The Saab JAS 39 Gripen (IPA: [ˈɡrǐːpɛn]; English: griffin)[Nb 2][2] is a light single-engine
multirole fighter aircraft manufactured by the Swedish aerospace company Saab AB.

Saab JAS 39 Gripen "1988"

Role Fighter aircraft
National origin Sweden
Manufacturer Saab
First flight 25 October 1955
Introduction 8 March 1960
Retired 2005 (Austria)
Status Retired from military service
Primary users Swedish Air Force / Austrian Air Force
Finnish Air Force / Royal Danish Air Force
Produced 1955–1974
Number built 651
Variants Saab 210

Saab Millitary aircraft

Saab B17 WW2 / Saab B18 WW2
Saab J29 Tunan / Saab J32 Lansen
Saab Draken J35 / Saab Viggen J37
Saab Gripen J39C/E


The Saab 35 Draken

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The Saab 35 Draken

The Saab 35 Draken (IPA: [²drɑːkɛn]; ‘The Kite’ or ‘The Dragon’)[Nb 1][2] is a Swedish fighter aircraft developed and manufactured by Saab between 1955 and 1974. It was the first fully supersonic aircraft to be deployed in Western Europe[3] and the first known aircraft to do the Cobra maneuver.[4][5][6]

The Draken was developed during the 1940s and 1950s to replace Sweden’s first generation of jet-powered fighter aircraft, the Saab J 29 Tunnan and, later, the fighter variant (J 32B) of the Saab 32 Lansen. It featured an innovative double delta wing; in order to test this previously-unexplored aerodynamic feature, a sub-scale test aircraft, the Saab 210, was produced and flown. Developed in Sweden, the Draken was introduced into service with the Swedish Air Force on 8 March 1960. It received the designation J 35, the prefix J standing for Jaktflygplan (Pursuit-aircraft) – the Swedish term for fighter. Early models were intended purely to perform air defence missions, the type being considered to be a capable dogfighter for the era.


At the dawn of the Jet Age, Sweden foresaw a need for a jet fighter that could intercept bombers at high altitude as well as engage fighters. During September 1949, the Swedish Air Force, via the Swedish Defence Materiel Administration, released its recently formulated requirement for a cutting-edge interceptor aircraft that was envisioned to be capable of attacking hostile bomber aircraft in the transonic speed range.The original requirement specified a top speed of Mach speed 1.4 to 1.5, but in 1956, this was revised upwards to Mach 1.7-1.8.

It had to be flown by a single pilot, yet be capable of conducting combat operations under all weather conditions, night or day, while operating out of relatively austere airstrips, carrying all equipment needed to neutralize modern jet bombers. Although other interceptors like the US Air Force‘s F-104 Starfighter were being conceived at the time, this fighter would have to undertake a role unique to Sweden; the ability to operate from reinforced public roads, which were to be used as part of wartime airbases. The aircraft also needed to be refueled and rearmed in no more than ten minutes by conscripts with minimal training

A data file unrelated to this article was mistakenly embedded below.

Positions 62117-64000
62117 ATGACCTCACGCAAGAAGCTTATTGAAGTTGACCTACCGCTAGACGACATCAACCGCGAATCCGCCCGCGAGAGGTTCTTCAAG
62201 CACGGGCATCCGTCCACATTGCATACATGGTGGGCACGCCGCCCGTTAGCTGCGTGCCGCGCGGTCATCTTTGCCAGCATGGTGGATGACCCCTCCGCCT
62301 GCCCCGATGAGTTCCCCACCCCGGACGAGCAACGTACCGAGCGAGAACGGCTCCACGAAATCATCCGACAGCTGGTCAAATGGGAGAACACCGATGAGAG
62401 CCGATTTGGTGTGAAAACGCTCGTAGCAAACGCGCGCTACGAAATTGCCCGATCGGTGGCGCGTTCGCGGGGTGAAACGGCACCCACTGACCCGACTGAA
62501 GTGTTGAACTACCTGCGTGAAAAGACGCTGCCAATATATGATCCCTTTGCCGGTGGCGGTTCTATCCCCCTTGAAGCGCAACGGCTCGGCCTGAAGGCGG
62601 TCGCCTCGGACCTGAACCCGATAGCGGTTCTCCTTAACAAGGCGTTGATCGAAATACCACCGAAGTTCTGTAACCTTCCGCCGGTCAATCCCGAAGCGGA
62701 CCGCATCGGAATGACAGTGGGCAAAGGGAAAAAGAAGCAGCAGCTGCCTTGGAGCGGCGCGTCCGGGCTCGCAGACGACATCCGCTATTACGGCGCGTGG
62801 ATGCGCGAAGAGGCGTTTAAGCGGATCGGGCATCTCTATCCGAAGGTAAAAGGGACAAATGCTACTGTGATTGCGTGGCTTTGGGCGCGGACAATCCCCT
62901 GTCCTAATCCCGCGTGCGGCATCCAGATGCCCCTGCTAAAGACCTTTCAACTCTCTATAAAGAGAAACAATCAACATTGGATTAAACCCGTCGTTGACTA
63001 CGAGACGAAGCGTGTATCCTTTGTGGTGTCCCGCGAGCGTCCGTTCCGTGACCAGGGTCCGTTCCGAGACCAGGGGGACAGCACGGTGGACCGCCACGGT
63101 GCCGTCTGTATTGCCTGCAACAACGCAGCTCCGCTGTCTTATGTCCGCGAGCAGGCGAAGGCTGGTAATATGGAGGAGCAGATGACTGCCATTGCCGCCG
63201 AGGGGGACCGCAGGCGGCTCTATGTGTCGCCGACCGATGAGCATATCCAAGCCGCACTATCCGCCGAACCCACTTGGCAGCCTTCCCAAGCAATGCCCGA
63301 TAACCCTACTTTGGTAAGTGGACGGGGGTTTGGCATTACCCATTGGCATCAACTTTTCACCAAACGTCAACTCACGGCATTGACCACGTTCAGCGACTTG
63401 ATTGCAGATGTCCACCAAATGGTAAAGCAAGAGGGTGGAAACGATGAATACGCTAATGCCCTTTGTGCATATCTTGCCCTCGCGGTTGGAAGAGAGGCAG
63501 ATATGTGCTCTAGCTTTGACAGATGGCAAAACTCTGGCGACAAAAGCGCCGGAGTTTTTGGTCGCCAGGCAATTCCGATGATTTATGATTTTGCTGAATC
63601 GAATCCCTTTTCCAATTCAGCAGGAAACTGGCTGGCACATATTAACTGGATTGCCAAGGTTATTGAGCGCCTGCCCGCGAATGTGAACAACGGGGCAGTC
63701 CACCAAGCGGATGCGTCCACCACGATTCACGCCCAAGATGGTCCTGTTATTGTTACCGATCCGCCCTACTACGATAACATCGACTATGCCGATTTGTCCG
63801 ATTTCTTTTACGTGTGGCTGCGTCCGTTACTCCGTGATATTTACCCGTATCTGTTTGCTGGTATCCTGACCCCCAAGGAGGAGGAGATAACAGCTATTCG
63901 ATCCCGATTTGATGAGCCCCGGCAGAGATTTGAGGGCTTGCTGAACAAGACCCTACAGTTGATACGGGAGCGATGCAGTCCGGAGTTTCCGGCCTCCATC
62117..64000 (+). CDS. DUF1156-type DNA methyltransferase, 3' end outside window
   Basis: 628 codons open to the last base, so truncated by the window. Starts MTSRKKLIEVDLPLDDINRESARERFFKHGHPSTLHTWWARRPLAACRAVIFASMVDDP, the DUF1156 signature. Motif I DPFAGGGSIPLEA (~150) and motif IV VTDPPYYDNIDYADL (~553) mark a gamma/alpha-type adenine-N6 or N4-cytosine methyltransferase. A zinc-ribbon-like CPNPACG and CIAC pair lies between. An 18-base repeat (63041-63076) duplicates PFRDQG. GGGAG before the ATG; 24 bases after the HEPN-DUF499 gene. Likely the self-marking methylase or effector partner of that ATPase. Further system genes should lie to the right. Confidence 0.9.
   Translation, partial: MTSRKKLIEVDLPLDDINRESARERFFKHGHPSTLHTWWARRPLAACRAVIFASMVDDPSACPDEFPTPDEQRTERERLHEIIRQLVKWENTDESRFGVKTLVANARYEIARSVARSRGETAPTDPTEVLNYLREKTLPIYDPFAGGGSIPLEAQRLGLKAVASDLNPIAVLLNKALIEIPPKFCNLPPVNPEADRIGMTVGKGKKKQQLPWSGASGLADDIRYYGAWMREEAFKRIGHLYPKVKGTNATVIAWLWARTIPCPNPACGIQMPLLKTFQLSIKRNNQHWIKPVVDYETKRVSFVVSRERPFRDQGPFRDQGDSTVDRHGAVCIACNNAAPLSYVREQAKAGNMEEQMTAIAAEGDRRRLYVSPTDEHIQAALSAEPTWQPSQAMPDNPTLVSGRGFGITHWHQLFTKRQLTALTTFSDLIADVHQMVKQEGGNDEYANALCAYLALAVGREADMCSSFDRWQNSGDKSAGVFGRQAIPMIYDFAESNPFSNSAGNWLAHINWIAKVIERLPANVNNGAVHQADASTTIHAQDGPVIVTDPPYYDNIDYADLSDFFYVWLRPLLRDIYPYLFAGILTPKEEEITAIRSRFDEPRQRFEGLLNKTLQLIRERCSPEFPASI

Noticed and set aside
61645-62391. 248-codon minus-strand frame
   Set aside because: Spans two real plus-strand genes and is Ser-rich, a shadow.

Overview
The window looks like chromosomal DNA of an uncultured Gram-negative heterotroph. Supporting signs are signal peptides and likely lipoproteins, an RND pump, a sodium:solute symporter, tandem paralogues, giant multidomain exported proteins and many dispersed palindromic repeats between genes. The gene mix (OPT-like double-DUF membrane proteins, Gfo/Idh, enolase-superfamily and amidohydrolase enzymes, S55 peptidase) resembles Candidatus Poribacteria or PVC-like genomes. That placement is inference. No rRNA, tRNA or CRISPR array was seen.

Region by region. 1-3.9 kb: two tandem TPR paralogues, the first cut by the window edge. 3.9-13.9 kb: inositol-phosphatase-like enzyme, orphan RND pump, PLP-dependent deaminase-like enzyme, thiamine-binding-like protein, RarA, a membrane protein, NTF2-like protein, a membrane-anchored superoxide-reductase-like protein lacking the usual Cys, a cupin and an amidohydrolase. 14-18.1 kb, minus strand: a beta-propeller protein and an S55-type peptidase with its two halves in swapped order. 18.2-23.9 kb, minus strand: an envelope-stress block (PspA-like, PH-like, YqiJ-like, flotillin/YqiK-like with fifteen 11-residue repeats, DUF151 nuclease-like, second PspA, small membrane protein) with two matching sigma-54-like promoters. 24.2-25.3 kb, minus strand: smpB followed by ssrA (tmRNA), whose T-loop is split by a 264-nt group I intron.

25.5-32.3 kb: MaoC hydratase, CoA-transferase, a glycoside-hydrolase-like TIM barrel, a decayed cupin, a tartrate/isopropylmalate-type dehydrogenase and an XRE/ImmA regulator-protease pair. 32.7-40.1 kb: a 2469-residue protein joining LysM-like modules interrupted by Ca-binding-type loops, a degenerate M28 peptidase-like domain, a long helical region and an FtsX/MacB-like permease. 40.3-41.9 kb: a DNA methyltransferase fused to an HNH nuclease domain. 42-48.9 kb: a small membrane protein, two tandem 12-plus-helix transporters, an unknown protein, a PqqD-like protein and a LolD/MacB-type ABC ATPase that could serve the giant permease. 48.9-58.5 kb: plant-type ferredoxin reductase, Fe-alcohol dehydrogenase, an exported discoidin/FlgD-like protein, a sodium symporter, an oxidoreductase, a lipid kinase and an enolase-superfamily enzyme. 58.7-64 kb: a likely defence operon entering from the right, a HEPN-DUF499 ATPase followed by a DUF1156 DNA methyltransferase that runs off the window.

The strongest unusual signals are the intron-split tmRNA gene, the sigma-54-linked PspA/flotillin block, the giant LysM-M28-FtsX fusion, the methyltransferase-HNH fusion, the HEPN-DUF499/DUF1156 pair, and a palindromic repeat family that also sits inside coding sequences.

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Saab J35 Draken "Fighter"

Saab 210 Draken
Also known as Lilldraken, a scaled-down, proof of concept experimental aircraft to evaluate the double delta wing configuration
J 35A
Fighter version, total production 90 including prototypes.[11]
J 35B
Fighter version, built and delivered between 1962 and 1963, total production 73.
SK 35C
25 J 35As with short tail sections rebuilt into a twin-seated trainer version.
Fighter version, delivered between 1963 and 1964, total production 120. The aircraft had a new and more powerful Rolls-Royce Avon 300 (RM6C.
S 35E
Reconnaissance version, total production 60 with 32 built from scratch and the remainder converted from the J 35D model.

J35 Draken "1955": Specifications

Crew: 1

Length: 15.35 m (50 ft 4 in)

Wingspan: 9.42 m (30 ft 11 in)

Height: 3.89 m (12 ft 9 in)

Max takeoff weight: 11,914 kg (26,266 lb)

Powerplant: 1 × Svenska Flygmotor RM6C afterburning turbojet engine, 

Maximum speed: 2,450 km/h (1,520 mph, 1,320 kn) at 11,000 m )

Maximum speed: Mach 2

Ferry range: 2,750 km (1,710 mi, 1,480 nmi) with external drop tanks

Service ceiling: 20,000 m (66,000 ft)

Rate of climb: 199 m/s (39,200 ft/min)

Thrust/weight: 0.7 

Guns: 1× or 2× 30 mm AKAN M/55 ADEN cannon with 100 rounds per gun 

Hardpoints: six for ordnance, or drop tanks on the bottom two hardpoints, with a capacity of 2,900 kg (6,393 lb),with provisions to carry combinations of:

Rockets: 2× 75 mm air-to-ground rocket pods ventrally or 

Missiles: Rb 24Rb 27 and Rb 28 air-to-air missiles 

Bombs: The Danish export version, (F-35), was modified according to NATO standards and was fitted with 1,000lb bomb hardpoints

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A 2012 Jane's Aerospace and Defense Consulting study compared the operational costs of a number of modern combat aircraft, concluding that Gripen had the lowest cost per flight hour (CPFH) when fuel used, pre-flight preparation and repair, and scheduled airfield-level maintenance together with associated personnel costs were combined. The Gripen had an estimated CPFH of US$4,700 whereas the next lowest, the F-16 Block 40/50, had a 49% higher CPFH at $7,000.

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